Table 1. Heritage make-up of the U.S. Asian market

"Although most business leaders are aware of a thing out there called culture, they are aware of it only in a superficial manner," adds John Cebrowski, President of Sales Builders Inc., a consulting firm in Fairfax, Va. "Culture is not just about knowing not to clean your plate in Thailand or being careful not to show the soles of your feet in Saudi Arabia"[5].

The following table clarifies the composition of U.S. Asian market which gives a clear picture of vitality of cross-cultural management in different countries [6].

Chinese

2 million

Filipino

1.8 million

Korean

1.3 million

Japanese

1.2 million

Asian-Indian

1.1 million

Vietnamese

1 million

Southeast Asian*

500,000

Pacific Islander**

400,000

Other Asian

300,000

*Cambodian, Hmong, Laotian, Thai

**Does not include legal and temporary residents or foreign

students

Source: Rounded figures based on 1990 U.S. Census and

Kang & Lee Advertising

4. MULTICULTURISM

MANAGEMENT: THE MICRO LEVEL

PERSPECTIVE

The socialization of culture radiates social ethos to insulate individual and group behaviour while managing them. Cultural attributes and values do affect greatly the management part. That is why, a sharp difference is noticeable in the management patterns of people living in different areas. For instance, people brought up in Western culture develop traits of independence, autonomy, a materialistic called pragmatic outlook of much less emotional attachment to the organization in which they are working. On the other hand, people brought up in orient culture are found to be dependent, obedient, emotionally committed to organization and the work place. The basic reason for this difference is the personality development in a given cultural environment which determines behaviour of man.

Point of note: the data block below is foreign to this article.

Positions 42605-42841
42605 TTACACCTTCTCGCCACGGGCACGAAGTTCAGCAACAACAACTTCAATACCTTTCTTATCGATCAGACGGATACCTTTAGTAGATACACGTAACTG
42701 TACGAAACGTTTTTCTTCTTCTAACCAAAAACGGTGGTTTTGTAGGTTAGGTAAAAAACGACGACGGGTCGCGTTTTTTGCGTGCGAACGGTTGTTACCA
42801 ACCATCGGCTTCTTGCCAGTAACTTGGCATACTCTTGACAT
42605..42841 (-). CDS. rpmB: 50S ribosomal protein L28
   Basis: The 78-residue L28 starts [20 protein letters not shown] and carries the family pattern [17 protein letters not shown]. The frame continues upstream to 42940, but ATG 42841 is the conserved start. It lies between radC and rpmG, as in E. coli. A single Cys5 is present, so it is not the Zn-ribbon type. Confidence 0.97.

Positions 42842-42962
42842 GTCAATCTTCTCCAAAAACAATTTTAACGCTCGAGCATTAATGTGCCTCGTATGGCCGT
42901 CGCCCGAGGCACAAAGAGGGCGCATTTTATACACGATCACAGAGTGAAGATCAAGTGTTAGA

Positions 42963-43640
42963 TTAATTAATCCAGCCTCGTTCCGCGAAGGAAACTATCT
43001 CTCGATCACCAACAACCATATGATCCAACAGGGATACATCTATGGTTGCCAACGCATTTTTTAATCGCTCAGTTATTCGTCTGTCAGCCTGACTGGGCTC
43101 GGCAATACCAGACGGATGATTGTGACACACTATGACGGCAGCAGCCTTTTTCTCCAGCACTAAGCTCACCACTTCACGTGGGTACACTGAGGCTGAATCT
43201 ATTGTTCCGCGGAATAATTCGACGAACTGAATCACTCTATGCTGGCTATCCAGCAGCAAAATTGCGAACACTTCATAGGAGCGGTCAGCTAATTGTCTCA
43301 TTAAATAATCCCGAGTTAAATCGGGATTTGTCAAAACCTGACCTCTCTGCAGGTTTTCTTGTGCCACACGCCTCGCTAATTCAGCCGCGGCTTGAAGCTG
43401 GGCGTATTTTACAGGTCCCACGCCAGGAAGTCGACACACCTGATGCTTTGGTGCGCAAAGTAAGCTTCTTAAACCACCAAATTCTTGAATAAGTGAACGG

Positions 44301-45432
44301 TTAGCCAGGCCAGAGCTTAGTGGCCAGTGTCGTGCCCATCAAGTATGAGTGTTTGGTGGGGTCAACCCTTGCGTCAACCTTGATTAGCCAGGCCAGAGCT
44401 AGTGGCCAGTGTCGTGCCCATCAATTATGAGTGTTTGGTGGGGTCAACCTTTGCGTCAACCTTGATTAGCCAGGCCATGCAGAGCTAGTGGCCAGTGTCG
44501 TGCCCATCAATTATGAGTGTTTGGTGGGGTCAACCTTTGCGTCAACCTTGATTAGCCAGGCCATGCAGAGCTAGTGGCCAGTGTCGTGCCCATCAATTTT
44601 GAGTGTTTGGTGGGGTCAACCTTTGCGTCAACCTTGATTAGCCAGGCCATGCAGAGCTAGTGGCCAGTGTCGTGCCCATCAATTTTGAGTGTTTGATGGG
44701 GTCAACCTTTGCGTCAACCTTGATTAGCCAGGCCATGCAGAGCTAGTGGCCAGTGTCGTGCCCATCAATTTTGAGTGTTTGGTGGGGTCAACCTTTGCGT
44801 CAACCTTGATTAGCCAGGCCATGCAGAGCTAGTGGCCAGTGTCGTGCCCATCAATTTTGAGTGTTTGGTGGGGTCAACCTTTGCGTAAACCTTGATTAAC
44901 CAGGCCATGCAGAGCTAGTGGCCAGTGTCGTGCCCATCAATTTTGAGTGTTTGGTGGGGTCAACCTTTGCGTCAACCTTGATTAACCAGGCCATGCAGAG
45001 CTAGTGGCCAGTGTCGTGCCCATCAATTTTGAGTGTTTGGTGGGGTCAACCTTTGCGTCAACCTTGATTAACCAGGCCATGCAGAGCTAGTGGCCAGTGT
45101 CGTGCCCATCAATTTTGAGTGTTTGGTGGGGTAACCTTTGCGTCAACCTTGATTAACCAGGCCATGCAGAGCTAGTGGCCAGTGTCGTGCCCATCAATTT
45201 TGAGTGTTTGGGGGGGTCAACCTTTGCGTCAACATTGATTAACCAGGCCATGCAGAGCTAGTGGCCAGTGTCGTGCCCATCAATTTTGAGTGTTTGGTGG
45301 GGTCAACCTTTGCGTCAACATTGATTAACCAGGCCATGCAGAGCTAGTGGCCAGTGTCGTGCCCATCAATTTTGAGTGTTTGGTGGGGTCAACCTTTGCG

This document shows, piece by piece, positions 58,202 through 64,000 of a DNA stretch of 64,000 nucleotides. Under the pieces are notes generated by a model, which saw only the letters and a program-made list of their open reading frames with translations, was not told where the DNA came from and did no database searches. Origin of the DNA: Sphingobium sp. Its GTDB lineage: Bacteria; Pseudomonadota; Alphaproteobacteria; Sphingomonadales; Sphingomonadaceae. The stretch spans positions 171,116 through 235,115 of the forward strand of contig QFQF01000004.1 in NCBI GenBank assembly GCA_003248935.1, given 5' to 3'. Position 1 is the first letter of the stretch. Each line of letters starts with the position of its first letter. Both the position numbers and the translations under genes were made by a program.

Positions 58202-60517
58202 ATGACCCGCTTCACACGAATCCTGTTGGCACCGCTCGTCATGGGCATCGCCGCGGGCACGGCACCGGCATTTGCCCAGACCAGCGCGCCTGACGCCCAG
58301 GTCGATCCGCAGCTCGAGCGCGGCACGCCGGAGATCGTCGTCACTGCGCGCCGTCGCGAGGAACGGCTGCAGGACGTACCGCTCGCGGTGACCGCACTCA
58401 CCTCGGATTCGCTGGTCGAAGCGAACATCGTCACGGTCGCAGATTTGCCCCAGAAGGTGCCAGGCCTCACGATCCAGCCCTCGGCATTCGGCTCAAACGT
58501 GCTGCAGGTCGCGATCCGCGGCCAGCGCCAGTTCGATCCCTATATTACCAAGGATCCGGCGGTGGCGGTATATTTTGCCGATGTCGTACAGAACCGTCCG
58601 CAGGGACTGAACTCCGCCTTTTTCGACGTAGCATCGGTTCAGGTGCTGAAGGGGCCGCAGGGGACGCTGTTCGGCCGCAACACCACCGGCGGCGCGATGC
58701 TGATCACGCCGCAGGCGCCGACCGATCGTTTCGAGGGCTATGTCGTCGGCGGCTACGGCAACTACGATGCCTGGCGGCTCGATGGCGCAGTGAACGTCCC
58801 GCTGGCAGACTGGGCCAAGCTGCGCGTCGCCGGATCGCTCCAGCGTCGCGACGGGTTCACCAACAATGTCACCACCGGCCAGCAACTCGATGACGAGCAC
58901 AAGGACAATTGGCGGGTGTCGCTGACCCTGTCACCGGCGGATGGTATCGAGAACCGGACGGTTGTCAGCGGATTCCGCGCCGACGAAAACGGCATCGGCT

But then, what is culture? Fons Trompenaars, President of United Notions, an Amsterdam-based management consulting firm, defines culture as "the way a group of people solves problems and reconciles dilemmas." As such, culture clashes can crop up between the policies of parent firm and the norms and values of employees in foreign subsidiaries, between parent firm's managers and their foreign counterparts, or between parent firms and their potential trading partners abroad [7]. Certainly, culture exists on a national and a corporate level. In trying to infiltrate a country by means of direct sales, bidding for a government contract or establishing a bond with a foreign company, differences in culture can escort to miscommunications, employee antipathy and meager public relations. Trompenaars, whose company has assisted multinationals such as Shell, Motorola and ABB in adapting to new cultures, says that being conscious of differences and even respecting them is not enough. He defines the next cutting edge of international business as reconciliation, whereby a company deals with the very tensions that exist between